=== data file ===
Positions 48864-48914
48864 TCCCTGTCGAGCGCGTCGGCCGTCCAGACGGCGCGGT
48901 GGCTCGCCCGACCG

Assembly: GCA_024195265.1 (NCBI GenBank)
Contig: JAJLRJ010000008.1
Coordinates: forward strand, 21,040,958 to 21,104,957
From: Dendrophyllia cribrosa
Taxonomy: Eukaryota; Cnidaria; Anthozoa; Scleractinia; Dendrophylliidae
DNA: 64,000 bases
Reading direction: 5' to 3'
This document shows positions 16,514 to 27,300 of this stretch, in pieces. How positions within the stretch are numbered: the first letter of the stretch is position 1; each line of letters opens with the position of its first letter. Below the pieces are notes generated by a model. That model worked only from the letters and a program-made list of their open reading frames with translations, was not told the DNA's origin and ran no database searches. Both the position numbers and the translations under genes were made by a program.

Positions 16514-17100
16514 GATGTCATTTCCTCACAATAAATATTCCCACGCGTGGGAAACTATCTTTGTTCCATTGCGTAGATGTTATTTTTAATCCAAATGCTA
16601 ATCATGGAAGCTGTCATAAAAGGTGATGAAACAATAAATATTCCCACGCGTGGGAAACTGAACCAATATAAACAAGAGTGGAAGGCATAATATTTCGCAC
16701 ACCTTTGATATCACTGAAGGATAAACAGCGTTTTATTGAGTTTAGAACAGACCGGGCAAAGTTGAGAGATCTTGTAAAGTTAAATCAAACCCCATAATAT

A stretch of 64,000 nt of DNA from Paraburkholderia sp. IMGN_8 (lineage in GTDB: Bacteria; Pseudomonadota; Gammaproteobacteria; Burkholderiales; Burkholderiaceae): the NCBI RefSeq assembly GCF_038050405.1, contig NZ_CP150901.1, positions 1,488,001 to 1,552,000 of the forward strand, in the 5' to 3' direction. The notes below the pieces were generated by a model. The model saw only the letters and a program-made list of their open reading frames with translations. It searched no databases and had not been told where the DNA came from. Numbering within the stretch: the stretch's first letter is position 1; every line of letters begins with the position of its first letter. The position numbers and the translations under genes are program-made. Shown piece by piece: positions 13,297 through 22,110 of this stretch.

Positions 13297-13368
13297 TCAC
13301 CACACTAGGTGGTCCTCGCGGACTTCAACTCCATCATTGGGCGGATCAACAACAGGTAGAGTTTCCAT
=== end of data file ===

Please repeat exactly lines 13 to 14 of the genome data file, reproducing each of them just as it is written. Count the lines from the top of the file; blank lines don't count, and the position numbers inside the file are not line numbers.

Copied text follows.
16514 GATGTCATTTCCTCACAATAAATATTCCCACGCGTGGGAAACTATCTTTGTTCCATTGCGTAGATGTTATTTTTAATCCAAATGCTA
16601 ATCATGGAAGCTGTCATAAAAGGTGATGAAACAATAAATATTCCCACGCGTGGGAAACTGAACCAATATAAACAAGAGTGGAAGGCATAATATTTCGCAC